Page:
The Covid-19 era has impacted everyone, whether directly or indirectly. As they say change is the only constant, us humans have adapted with the pandemic just like every other change. Online learning has been established as the new normal, learning has been made accessible with just a few clicks. But the question here is how comfortable are we with it? Have we taken into consideration the ways it will affect not just us but even our future generations physically and mentally? Its safe to say that just like every new norm, online learning is a double-edged sword.
- Flexibility: One of the major advantages of online learning has to be the flexibility it provides. Recorded lectures are godsent for professionals who juggle between work and college. Apart from this, there is geographic flexibility, which assists anyone to access lectures from any place having a good network and internet connection.
- Inclusiveness: As a result of online lectures and exams, there is hope for people who had to discontinue their education due to any reason. They can restart their education in the comfort of their homes. Even students studying in international universities can grow and learn without having to move away from their families. E-learning is a great option for bridging these gaps.
- Efficiency: Various drawbacks of traditional institutions like excess of travel time have been eliminated because of e-learning. In a country like ours where infrastructure has been a problem, travelling has always been time consuming. I remember my batchmates who had a commute of 2-3 hours daily for attending lectures, which is no more an issue now. This has increased their efficiency and given more time to them for other commitments.
- Cost effective: With the promotion of Digital India, companies have made sure we get the best for what we pay. Cheaper internet rates have aided in cost reduction for education. Apart from that, all other extra expenses like travelling, hostel fees, stationery, and uniforms.
- Plethora of options to choose from: With learning made so easy, people can develop their skills and even pursue their hobbies at the same time. Many have started taking classes for music, baking, photography and what not! This is good for not just professional but also for personal growth.
- Lack of attention span: With the increased screen time, we are inevitably losing our attention. Especially children who are in their crucial growth years have it the hardest. Online classes are like a show which they do not like watching at all.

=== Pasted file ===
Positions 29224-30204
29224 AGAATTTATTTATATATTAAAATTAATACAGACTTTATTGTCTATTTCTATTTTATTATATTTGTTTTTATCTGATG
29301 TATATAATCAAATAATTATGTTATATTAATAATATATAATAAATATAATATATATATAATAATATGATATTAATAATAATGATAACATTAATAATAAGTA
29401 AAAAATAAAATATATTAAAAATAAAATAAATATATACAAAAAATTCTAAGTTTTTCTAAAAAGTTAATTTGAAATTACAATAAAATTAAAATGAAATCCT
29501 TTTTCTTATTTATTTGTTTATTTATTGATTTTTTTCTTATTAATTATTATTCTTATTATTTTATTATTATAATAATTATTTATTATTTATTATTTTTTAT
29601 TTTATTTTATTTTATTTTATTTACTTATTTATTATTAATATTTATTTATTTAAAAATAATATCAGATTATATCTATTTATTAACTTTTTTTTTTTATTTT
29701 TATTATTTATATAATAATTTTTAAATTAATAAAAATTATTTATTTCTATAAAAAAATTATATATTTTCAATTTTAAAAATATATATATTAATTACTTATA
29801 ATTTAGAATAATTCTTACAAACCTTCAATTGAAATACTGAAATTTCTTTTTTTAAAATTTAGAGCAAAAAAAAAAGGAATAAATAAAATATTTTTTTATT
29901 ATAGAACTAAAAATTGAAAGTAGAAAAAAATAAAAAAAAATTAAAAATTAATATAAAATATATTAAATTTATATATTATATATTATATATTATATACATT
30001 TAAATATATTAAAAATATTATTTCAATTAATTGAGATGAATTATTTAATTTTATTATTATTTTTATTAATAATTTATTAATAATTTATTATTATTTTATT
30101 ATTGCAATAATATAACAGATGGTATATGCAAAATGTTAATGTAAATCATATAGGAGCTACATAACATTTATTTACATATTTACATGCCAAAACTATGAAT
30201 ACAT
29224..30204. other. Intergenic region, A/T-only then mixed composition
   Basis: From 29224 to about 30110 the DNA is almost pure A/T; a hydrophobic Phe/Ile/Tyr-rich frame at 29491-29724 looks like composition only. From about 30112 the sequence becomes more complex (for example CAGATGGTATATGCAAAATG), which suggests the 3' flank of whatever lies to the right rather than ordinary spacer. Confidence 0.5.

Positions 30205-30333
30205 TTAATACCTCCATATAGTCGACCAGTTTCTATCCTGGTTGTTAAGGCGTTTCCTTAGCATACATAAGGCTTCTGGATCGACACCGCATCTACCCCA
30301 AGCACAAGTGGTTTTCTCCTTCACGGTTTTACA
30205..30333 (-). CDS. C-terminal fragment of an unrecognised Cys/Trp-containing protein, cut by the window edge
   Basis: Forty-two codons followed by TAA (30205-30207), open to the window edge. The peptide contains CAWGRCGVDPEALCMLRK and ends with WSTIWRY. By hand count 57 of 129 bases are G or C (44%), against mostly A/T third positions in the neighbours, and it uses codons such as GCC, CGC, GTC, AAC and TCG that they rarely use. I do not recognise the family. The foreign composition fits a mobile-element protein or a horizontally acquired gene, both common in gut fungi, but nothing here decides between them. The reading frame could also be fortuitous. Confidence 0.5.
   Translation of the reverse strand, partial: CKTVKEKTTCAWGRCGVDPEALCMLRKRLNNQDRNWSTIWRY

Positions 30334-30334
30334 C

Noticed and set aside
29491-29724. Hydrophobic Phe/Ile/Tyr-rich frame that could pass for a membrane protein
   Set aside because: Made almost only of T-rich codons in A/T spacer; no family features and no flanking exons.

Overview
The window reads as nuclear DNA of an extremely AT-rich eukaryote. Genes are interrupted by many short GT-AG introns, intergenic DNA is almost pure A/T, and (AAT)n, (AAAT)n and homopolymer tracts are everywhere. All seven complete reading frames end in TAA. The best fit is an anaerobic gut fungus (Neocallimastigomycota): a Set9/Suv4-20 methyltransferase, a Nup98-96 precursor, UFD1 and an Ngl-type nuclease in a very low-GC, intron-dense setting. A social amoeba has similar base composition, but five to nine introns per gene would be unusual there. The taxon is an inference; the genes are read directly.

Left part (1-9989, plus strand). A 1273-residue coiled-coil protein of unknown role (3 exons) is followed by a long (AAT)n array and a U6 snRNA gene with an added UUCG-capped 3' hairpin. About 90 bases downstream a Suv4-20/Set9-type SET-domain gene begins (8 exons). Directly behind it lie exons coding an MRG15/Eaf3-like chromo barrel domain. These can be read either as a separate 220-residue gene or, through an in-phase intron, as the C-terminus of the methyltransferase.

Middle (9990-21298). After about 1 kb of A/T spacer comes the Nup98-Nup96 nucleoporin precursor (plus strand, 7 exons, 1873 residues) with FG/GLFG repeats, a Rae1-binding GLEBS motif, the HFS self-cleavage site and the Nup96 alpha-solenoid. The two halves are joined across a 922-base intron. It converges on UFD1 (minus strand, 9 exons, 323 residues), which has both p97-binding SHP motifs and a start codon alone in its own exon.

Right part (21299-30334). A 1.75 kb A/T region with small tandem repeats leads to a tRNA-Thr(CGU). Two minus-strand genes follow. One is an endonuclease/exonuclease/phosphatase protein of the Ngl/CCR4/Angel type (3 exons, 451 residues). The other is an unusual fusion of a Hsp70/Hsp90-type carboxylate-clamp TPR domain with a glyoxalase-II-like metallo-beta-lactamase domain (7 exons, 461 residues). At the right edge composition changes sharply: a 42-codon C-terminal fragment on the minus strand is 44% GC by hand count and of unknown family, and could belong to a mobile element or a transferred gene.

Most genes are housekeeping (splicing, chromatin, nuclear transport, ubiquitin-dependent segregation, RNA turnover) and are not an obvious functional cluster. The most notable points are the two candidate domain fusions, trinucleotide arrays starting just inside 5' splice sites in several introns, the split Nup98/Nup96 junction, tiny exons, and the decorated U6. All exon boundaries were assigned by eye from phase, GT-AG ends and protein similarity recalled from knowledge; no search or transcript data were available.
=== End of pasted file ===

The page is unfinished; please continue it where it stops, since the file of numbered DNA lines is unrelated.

- Minimum interaction: College and school years are an essential part to build friendships and connections which may last a lifetime. With online lectures, there has been no need for students to interact with their peers or their teachers outside of school. This has created a sense of isolation which can have adverse effects of mental health and well-being.
- Accessibility: As mentioned above, our country is not the soundest in terms of infrastructure. Remote areas having little to no internet connectivity can be a hurdle in e-learning. Not every student can afford laptops or tablets to attend classes.
- Adverse effect on health: Staring at a screen for most of the day can deteriorate the physical health by the strain caused in eyes, frequent headaches, and fatigue. Apart from this our lifestyles have become so sedentary. A digital detox is necessary every now and then for it to not take a toll on our mental wellbeing.
- Challenge to traditional learning: In a country where books are worshipped, its hard to cope up with the tech-savvy world. There have been many instances of teachers not being able to cope up with digital tools. It is necessary that institutions train them in order to make online learning a smooth ride.
In my opinion, online classes can be a bane to children in their growth years, but it is definitely a boon for post graduate and college going students. Teachers can make sessions more interactive and livelier by using creative ways to make learning fun. There has been skepticism for students of current batches who are seeking jobs and internships after passing out virtually. To make up for this, students must develop their skills and not let the pandemic decide their career choices.
To conclude, I can say that online learning has its own shortcomings, but it is essential we accept it. The adverse effects can be managed if we pay heed.
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